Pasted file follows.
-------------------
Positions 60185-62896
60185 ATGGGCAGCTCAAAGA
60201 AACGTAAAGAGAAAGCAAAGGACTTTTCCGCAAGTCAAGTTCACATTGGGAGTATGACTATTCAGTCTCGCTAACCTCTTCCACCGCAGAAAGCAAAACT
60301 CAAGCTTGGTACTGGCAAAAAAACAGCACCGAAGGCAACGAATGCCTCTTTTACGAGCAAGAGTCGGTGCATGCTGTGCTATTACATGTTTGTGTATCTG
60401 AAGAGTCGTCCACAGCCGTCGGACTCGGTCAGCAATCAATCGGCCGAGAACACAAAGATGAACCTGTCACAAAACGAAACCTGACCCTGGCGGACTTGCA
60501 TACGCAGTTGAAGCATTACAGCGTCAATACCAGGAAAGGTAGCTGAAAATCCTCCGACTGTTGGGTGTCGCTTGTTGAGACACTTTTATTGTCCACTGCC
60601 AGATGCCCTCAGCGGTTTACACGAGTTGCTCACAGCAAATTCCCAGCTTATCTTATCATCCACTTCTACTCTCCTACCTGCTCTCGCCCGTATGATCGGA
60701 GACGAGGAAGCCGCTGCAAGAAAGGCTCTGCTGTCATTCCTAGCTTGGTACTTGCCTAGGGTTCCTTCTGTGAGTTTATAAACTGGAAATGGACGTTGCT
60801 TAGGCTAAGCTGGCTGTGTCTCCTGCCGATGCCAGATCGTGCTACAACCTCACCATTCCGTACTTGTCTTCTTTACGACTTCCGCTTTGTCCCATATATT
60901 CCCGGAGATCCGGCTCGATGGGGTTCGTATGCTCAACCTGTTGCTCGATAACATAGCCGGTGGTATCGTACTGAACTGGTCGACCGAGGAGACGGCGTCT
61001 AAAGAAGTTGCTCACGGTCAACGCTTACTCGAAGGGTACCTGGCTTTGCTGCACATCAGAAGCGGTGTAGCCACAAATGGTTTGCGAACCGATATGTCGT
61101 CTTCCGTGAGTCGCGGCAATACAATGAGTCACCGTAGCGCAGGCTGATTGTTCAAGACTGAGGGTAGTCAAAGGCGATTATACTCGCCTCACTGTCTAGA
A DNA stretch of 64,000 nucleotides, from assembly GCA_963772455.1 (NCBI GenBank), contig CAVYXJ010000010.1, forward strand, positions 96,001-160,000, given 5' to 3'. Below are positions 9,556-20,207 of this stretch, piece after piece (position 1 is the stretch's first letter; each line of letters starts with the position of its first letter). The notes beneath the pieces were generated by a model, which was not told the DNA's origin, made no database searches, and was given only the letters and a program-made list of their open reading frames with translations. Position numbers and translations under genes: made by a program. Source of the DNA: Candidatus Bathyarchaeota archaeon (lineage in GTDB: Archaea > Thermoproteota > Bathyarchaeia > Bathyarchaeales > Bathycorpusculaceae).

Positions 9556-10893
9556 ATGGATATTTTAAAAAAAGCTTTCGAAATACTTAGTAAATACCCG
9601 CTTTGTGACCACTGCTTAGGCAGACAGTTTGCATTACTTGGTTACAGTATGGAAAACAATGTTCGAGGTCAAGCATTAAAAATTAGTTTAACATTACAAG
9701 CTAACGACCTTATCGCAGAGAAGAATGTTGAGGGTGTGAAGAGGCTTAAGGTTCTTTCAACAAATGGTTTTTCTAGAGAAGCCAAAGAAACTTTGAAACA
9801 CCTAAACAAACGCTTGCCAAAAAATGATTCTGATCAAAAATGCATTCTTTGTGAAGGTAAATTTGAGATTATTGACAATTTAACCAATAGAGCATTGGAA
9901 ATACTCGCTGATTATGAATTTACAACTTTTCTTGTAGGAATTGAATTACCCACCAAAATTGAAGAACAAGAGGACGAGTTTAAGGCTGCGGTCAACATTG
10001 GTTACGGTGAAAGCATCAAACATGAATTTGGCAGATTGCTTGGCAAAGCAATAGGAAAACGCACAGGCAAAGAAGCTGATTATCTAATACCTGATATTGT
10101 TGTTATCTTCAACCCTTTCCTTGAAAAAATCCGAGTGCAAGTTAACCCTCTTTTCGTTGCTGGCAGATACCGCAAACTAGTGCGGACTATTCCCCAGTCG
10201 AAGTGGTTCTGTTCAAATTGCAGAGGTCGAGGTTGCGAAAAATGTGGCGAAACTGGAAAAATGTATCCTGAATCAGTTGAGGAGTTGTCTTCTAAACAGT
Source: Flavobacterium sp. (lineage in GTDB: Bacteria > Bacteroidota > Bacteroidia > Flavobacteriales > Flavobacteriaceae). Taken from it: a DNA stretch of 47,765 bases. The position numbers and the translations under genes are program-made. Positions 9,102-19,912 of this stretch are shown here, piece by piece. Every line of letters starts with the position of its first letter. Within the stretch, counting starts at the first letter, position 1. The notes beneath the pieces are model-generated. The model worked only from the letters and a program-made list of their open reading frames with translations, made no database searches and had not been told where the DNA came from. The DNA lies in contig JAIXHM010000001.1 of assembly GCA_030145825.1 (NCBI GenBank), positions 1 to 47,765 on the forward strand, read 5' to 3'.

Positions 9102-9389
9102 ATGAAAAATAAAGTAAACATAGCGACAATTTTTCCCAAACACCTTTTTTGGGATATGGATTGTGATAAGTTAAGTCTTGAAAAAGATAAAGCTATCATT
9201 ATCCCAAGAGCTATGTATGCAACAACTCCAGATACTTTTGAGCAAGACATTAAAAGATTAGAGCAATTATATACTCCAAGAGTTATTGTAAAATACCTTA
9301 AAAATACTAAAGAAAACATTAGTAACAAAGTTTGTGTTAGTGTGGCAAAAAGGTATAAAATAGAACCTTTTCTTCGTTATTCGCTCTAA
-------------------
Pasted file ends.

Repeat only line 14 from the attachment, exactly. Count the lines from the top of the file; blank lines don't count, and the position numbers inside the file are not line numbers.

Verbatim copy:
Positions 9556-10893